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Emission Trading Helps Curb Air Pollution
A team of environmental officials and researchers are working hard to help industrial units tackle China's air pollution problem by increasing market awareness of emission trading.

The group has expressed hope that the market-oriented program, already implemented in some parts of China, will deliver more practical information to China's environmental protection decision-makers.

The State Environmental Protection Administration (SEPA) together with the United States Environmental Defence (EDF) taskforce last year began to apply the laws of economics to curbing acid rain.

EDF chief economist Daniel J. Dudek said that the practice, called emission trading, is based on existing caps that limit the amount of pollution produced by industrial sources, such as power plants and other factories. When emissions fall below the permitted level, the factory is allowed to store the excess quota for future use or to trade with other industrial units which cannot meet the pollution standard set by the environmental protection authorities.

The end result provides the buyer with an increased emission quota, a must for its future expansion, while the seller is rewarded for its contribution to environmental protection, he said.

Li Lei, a SEPA official in charge of pollution control said the practice of emission trading does not signal a green light to the generation of pollution.

Buyers and sellers are allowed to trade only within the State pollution control limits, a move that does not damage the local environment, Li said.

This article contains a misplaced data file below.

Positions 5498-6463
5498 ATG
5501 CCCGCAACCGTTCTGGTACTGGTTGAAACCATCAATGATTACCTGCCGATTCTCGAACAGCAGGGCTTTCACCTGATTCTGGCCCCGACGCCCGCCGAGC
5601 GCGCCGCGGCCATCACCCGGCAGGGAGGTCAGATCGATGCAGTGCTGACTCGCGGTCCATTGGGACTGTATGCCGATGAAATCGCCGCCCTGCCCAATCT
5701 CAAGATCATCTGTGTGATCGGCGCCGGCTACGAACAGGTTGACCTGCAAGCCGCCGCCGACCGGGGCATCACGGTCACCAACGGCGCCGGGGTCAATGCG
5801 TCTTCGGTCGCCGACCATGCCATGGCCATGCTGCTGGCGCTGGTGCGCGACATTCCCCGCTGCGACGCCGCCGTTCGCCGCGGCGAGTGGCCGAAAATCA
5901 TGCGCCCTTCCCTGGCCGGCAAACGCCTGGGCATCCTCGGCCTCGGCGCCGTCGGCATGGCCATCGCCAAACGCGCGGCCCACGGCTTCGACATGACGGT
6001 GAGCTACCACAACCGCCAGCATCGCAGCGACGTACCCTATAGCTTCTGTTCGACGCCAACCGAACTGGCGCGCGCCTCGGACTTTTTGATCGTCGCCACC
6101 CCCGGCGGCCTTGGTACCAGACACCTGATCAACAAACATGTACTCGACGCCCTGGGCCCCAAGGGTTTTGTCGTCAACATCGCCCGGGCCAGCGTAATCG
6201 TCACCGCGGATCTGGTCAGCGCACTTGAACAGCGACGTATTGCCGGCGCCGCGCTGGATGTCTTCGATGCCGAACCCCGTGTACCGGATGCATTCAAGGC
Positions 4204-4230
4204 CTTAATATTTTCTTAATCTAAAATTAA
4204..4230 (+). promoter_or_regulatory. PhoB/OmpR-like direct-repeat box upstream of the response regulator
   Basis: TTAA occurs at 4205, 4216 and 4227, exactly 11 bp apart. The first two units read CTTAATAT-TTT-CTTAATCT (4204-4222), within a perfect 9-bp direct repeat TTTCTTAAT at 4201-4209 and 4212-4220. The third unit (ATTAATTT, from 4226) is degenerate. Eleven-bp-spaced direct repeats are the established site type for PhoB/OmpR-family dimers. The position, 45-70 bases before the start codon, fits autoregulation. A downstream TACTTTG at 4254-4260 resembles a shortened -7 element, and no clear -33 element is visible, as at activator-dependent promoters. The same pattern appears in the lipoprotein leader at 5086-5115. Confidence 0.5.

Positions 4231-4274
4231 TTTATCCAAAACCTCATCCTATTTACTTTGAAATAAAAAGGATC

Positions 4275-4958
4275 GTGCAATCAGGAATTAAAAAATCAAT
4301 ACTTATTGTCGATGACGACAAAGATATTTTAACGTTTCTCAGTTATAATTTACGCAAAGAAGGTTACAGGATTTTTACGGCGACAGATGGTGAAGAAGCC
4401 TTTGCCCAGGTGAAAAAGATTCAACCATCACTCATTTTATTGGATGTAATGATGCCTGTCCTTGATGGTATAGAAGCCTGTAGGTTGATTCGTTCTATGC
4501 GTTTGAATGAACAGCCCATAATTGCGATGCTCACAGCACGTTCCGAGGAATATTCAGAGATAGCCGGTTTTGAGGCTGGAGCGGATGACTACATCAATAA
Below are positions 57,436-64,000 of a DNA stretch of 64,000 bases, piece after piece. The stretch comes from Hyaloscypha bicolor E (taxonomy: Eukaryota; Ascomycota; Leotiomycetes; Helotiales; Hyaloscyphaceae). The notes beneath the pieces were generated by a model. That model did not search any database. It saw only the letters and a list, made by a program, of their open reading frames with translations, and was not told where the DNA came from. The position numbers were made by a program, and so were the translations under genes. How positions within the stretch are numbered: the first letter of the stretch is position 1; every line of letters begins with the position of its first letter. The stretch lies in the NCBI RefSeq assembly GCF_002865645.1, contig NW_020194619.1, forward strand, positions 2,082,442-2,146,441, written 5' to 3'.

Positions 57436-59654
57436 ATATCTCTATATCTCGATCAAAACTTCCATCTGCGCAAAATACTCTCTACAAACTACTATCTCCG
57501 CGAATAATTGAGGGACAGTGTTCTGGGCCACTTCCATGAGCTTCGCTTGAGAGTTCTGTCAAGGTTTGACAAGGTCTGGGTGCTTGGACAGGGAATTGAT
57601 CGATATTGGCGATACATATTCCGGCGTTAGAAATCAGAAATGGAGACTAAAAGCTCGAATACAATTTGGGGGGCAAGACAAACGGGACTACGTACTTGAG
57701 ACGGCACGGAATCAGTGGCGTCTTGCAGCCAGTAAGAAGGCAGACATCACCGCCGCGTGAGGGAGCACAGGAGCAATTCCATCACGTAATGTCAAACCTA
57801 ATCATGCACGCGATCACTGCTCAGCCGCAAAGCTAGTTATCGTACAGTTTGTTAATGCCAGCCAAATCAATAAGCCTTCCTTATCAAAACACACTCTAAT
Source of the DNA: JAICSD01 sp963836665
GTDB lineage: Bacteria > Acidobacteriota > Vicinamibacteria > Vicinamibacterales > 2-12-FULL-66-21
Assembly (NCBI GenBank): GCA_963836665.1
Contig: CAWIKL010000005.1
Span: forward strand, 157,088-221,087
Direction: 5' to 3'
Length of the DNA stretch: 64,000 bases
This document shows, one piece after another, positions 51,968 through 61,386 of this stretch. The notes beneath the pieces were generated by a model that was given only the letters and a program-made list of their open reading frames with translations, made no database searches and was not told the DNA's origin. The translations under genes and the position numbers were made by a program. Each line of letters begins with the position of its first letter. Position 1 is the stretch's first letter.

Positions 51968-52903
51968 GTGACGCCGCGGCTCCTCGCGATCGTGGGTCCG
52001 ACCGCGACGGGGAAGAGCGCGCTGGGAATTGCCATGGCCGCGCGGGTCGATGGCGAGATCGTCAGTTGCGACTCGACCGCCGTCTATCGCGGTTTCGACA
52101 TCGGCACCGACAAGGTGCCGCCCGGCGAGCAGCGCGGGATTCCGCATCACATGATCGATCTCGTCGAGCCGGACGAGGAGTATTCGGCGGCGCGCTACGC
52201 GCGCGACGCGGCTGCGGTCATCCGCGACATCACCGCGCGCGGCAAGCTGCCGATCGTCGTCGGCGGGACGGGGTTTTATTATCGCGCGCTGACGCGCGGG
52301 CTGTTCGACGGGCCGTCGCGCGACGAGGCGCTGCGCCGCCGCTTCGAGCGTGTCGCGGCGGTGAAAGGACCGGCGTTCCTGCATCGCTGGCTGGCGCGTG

The pilot program between SEPA and Dudek's organization has been implemented in Shanghai, east China's Shandong and Jiangsu provinces, north China's Shanxi Province and Tianjin, central China's Henan Province and Liuzhou in south China's Guangxi Zhuang Autonomous Region with great success.

"The program has been conducted steadily and we have made important initial achievements," said Dr Zhang Jianyu, program manager of the China Emission Trading at EDF, which pioneered the successful emissions trading program in 1990 in the United States.

China's first agreement on sulphur dioxide emission trading reached by two power plants in different cities will come into effect this July.

Both plants, the Taicang Port Huanbao Power Co, Ltd, the buyer, and the Nanjing Xiaguan Power Plant, the seller, are in Jiangsu.

The former requires an additional sulphur dioxide emission quota as it plans to generate more electricity to meet local demands. The expansion plan will generate another 2,000 tons of sulphur dioxide a year, which is far beyond the original emission quota the company is permitted.

The latter, however, saves an emission quota of 3,000 tons per year, due to the state-of-the art technology introduced from Finland.

According to the agreement, the Taicang Port Huanbao Power Co, Ltd, will pay 1.7 million yuan (US$204,800) for an annual emission quota of 1,700 tons from the Nanjing Xiaguan Power Plant over the next three years.

(China Daily April 15, 2003)

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